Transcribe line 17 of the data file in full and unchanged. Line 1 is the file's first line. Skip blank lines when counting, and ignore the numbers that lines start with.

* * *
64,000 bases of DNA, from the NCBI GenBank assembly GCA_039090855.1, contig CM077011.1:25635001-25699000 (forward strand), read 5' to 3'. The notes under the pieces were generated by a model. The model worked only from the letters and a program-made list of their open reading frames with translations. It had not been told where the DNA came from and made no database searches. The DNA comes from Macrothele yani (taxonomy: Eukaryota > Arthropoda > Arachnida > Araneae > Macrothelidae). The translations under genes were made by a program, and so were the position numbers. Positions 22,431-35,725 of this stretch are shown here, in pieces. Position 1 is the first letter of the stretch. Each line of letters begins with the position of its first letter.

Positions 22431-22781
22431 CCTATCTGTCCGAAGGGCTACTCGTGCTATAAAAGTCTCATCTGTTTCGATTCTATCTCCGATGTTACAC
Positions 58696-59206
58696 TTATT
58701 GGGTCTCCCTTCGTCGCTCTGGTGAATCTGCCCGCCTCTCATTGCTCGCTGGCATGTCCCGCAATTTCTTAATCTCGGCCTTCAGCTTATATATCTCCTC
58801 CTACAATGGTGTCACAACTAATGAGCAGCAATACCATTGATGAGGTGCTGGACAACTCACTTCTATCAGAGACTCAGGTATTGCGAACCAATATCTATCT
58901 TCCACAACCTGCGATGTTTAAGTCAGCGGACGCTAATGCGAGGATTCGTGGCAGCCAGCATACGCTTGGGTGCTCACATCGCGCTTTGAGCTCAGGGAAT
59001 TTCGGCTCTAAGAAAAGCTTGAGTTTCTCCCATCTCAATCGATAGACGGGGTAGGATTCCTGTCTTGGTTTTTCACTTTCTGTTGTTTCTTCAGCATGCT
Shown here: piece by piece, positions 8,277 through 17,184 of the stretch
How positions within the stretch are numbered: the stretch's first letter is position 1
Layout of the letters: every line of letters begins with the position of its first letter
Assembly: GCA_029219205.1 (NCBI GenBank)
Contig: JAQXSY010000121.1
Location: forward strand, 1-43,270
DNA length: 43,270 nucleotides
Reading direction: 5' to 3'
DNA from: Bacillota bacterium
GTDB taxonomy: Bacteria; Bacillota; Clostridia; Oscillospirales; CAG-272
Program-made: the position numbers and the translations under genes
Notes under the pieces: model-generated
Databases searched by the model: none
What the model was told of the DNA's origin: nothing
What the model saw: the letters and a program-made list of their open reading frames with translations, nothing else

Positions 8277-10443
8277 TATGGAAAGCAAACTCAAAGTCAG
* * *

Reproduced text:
Reading direction: 5' to 3'